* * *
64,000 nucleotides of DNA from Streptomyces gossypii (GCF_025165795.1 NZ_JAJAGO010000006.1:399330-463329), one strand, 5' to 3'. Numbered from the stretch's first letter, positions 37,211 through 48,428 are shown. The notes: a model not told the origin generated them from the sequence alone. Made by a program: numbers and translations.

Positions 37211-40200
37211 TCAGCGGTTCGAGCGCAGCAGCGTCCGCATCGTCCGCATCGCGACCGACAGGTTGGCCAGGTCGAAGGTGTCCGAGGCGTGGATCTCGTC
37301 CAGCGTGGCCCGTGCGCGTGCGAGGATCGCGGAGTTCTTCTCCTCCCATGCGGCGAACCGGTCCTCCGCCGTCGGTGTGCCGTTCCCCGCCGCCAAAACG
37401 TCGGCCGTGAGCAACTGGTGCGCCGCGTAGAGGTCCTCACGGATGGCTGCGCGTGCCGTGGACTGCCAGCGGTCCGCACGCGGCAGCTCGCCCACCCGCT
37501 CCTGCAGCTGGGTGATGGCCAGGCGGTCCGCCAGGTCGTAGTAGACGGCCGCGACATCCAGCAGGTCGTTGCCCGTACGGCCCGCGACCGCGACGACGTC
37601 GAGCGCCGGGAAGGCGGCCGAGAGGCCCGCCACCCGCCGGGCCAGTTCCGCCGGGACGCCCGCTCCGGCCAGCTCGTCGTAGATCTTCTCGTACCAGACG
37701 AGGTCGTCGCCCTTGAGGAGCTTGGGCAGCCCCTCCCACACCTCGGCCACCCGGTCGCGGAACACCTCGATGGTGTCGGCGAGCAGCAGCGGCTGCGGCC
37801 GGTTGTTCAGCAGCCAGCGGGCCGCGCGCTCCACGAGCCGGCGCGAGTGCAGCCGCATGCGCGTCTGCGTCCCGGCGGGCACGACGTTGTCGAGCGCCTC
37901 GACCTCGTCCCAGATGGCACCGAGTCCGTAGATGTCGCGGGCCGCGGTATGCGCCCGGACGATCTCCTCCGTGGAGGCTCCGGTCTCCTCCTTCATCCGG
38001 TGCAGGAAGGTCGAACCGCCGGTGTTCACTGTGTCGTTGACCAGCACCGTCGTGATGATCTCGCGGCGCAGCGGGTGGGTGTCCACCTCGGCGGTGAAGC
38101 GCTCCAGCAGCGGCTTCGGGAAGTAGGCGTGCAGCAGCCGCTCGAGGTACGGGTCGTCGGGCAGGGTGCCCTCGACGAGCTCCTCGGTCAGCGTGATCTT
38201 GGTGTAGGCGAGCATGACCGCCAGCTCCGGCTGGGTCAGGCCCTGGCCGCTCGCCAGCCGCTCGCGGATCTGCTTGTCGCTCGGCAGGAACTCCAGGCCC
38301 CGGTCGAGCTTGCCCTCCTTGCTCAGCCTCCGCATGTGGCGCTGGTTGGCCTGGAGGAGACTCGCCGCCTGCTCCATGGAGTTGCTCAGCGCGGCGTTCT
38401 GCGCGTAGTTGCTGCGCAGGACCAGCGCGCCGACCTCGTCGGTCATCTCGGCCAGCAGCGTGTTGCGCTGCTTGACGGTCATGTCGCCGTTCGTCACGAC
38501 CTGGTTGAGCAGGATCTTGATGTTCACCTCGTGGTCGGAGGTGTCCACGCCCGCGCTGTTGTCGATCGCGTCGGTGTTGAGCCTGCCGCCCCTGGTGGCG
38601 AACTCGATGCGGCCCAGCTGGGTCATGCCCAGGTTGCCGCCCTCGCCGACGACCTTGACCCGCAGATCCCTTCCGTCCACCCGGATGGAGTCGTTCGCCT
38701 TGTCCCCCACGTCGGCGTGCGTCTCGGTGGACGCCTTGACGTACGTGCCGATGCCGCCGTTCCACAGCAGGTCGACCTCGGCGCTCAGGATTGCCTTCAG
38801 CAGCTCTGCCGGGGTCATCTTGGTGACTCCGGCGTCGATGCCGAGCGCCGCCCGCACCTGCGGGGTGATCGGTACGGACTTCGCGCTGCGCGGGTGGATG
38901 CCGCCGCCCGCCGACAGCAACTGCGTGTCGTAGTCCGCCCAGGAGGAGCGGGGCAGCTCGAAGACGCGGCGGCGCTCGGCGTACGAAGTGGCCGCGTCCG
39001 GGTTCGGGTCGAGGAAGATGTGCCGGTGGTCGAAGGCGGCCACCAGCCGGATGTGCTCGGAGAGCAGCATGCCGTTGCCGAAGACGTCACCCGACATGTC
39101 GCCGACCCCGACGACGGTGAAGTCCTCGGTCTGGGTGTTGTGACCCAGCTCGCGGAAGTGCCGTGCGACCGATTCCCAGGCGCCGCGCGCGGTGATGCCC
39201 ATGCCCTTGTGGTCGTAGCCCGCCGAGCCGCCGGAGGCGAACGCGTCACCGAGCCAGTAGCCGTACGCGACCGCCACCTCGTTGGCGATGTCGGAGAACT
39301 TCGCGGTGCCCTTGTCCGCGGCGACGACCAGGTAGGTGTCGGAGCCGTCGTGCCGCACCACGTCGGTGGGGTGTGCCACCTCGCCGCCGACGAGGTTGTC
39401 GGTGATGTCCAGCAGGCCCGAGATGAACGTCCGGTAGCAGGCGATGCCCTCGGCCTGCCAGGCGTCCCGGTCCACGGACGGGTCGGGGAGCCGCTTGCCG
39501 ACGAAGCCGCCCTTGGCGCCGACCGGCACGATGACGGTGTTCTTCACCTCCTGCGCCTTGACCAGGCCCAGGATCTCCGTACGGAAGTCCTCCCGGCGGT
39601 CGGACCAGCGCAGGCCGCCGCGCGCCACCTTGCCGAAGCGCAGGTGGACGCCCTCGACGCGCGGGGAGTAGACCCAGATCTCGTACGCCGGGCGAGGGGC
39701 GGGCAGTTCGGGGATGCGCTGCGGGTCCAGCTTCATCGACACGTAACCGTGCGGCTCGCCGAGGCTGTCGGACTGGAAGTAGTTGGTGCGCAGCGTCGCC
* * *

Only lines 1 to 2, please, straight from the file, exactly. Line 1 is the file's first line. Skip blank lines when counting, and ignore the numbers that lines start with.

64,000 nucleotides of DNA from Streptomyces gossypii (GCF_025165795.1 NZ_JAJAGO010000006.1:399330-463329), one strand, 5' to 3'. Numbered from the stretch's first letter, positions 37,211 through 48,428 are shown. The notes: a model not told the origin generated them from the sequence alone. Made by a program: numbers and translations.

Positions 37211-40200